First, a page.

Banjo - America
Purchased in Bradenton, Florida, 1966
From Graciela's Notes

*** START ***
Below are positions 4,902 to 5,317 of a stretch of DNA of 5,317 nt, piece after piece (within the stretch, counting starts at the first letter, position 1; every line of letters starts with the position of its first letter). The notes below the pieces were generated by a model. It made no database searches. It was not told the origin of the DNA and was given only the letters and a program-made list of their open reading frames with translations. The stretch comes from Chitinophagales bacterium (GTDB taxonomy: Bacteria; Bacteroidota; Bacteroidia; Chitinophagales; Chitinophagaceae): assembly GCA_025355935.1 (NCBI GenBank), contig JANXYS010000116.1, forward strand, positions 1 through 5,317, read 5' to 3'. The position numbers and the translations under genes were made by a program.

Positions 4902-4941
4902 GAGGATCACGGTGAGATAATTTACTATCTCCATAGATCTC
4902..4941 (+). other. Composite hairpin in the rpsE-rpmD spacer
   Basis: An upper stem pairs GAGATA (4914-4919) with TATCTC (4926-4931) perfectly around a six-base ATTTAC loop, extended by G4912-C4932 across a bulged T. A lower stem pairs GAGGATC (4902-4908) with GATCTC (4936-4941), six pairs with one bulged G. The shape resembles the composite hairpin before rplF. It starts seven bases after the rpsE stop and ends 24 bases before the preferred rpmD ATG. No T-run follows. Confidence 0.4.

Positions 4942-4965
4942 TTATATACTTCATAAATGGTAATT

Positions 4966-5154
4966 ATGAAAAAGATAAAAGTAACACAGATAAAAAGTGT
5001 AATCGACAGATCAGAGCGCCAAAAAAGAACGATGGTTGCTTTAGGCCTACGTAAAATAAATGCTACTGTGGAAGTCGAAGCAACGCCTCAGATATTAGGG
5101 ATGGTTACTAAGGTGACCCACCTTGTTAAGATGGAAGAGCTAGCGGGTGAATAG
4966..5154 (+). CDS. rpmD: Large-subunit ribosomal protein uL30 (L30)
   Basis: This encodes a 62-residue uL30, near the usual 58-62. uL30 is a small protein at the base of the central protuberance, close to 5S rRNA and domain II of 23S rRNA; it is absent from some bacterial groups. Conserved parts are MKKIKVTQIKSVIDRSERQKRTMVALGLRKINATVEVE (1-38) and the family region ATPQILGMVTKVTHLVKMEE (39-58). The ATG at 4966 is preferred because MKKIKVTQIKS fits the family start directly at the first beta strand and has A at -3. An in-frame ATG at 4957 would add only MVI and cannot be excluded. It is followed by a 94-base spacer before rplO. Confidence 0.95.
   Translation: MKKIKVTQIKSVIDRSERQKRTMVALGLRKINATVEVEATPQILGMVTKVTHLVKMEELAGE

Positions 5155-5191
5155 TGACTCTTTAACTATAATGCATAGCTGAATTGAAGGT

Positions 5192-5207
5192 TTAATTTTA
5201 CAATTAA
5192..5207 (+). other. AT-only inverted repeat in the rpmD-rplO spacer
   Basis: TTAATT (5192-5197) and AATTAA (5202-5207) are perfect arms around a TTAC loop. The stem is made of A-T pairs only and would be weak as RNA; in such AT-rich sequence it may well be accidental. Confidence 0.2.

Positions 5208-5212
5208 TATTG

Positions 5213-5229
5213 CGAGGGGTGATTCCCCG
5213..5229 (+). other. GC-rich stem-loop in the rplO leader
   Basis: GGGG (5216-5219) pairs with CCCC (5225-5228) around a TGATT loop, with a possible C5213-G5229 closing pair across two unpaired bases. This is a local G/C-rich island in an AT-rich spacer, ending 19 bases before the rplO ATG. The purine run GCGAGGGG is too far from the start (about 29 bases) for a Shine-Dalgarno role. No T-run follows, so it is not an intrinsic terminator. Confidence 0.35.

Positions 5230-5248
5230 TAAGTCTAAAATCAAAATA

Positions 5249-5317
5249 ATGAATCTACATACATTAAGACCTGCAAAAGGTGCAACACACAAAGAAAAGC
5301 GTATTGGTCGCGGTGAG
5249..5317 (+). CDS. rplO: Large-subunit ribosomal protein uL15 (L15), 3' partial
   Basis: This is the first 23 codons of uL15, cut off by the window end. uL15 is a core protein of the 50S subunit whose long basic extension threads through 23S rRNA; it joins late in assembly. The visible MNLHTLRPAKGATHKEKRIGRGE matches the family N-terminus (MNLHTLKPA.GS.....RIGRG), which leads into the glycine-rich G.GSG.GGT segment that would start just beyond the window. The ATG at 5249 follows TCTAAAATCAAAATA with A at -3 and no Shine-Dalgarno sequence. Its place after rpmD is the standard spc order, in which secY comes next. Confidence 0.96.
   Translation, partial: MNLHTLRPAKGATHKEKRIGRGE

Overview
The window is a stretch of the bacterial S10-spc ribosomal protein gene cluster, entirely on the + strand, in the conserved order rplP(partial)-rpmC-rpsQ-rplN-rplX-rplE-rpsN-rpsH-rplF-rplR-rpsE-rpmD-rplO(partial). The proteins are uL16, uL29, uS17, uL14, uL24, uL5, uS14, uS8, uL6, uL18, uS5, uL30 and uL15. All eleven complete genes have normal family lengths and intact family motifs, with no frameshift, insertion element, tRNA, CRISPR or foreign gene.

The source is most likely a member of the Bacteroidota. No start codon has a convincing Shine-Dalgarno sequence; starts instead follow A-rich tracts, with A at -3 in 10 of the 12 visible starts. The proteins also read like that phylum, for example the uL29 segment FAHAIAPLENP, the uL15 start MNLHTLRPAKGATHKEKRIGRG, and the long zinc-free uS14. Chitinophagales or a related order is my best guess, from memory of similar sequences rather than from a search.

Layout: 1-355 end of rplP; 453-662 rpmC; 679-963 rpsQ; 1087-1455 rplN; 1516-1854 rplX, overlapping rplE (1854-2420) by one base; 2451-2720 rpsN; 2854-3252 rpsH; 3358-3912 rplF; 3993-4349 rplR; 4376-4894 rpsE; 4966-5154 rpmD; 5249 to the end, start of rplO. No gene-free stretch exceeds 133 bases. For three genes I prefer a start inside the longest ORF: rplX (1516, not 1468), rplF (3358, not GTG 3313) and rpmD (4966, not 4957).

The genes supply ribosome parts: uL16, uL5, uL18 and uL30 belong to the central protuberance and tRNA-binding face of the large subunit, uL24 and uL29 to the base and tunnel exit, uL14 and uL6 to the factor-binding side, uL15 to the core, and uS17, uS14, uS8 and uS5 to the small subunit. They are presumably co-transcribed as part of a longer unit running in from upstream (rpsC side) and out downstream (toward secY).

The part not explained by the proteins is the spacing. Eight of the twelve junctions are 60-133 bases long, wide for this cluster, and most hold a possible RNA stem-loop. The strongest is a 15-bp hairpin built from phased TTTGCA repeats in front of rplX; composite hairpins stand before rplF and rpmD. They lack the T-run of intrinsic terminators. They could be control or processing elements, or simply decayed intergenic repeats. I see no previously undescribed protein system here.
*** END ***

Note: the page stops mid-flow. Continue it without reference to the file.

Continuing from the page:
The banjo is native to America, being a creation of the American Negro. It is a four stringed instrument incorporating the unique feature of a soundboard made of stretching skin over a hoop. The bridge rests on the taut skin and the strings are stretched over this bridge. Perhaps it is no doubt the rough idea was brought with the negro from Africa, where it was picked up from the Arabian traders who played the Arabian Rebab or other similar string instrument. In slave days, it was the most popular instrument in the South. It is a very popular instrument in many parts of the United States and there are some real masters who play this typical American instrument. What would a minstrel show be without a few banjos? Thomas Jefferson, writing in 1784, says it was known to Negros as the "banger." Up to 1830, it was commonly known as the "bonja." Today, this word has changed into "banjo." There are two types of banjo: the tenor and plectrum, the latter being less common. The tenor is strung, in ascending order: middle C, G, D, and A. This tenor banjo was purchased in Bradenton, Florida from a private collector in April 1966.